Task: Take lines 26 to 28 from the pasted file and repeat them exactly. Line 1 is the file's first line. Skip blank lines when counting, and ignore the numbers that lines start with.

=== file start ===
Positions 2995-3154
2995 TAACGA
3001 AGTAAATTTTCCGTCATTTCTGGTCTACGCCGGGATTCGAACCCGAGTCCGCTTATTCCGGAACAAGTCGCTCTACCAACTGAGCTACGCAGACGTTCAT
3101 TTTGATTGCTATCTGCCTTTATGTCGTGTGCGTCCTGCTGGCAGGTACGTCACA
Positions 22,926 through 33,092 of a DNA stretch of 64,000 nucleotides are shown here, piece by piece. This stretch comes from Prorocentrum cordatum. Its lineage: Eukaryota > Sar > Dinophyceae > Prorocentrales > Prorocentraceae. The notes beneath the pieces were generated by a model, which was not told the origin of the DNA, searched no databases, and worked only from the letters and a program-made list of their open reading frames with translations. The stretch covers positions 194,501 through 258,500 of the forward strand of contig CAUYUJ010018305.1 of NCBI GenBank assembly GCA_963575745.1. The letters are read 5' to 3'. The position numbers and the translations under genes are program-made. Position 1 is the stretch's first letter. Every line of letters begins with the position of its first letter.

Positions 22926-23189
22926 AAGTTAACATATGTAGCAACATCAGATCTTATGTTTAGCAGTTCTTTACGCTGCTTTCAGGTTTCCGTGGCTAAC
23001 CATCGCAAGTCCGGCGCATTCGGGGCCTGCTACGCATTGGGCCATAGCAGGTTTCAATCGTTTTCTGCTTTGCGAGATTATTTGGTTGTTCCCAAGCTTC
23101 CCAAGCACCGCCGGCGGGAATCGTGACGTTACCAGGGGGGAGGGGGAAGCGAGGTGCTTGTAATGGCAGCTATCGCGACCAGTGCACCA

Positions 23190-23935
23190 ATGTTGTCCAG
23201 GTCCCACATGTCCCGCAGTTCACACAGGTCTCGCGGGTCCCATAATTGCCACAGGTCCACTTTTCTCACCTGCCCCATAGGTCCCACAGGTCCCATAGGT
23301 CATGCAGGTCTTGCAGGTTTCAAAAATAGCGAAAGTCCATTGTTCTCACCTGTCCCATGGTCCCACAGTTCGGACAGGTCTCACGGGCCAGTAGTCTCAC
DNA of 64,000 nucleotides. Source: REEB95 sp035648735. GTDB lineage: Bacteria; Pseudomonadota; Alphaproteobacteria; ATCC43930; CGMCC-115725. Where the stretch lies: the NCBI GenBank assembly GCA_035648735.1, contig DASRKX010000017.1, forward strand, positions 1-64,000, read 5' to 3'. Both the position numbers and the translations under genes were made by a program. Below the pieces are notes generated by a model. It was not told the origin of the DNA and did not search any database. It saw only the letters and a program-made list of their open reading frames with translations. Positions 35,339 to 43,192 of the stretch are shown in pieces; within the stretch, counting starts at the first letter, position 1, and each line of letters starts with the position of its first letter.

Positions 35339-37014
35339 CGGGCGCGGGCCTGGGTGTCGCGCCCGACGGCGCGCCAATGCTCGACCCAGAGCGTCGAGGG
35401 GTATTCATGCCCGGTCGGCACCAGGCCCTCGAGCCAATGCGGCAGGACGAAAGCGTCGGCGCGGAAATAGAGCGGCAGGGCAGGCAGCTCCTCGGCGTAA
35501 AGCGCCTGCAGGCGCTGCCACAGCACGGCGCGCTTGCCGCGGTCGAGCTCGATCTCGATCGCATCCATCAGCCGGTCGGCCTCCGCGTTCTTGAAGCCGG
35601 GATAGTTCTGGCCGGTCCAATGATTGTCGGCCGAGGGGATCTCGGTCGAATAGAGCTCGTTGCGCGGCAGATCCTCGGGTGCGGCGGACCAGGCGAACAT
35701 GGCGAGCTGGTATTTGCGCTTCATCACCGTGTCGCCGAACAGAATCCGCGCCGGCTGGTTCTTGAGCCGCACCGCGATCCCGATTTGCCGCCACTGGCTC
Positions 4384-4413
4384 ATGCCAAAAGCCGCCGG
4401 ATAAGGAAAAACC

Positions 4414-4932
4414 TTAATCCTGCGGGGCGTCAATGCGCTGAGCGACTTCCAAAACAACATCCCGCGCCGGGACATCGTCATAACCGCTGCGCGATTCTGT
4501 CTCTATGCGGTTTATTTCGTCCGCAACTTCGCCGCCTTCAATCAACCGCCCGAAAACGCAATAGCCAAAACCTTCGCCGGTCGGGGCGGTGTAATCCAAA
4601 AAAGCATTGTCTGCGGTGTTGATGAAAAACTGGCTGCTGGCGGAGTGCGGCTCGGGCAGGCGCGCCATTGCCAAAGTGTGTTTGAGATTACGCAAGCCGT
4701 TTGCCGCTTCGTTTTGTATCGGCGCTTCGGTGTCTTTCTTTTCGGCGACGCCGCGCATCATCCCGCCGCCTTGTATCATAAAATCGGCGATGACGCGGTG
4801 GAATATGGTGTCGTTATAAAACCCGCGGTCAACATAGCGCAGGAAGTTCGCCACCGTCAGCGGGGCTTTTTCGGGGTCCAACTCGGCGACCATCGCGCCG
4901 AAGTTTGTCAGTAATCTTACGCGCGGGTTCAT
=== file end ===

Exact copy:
4501 CTCTATGCGGTTTATTTCGTCCGCAACTTCGCCGCCTTCAATCAACCGCCCGAAAACGCAATAGCCAAAACCTTCGCCGGTCGGGGCGGTGTAATCCAAA
4601 AAAGCATTGTCTGCGGTGTTGATGAAAAACTGGCTGCTGGCGGAGTGCGGCTCGGGCAGGCGCGCCATTGCCAAAGTGTGTTTGAGATTACGCAAGCCGT
4701 TTGCCGCTTCGTTTTGTATCGGCGCTTCGGTGTCTTTCTTTTCGGCGACGCCGCGCATCATCCCGCCGCCTTGTATCATAAAATCGGCGATGACGCGGTG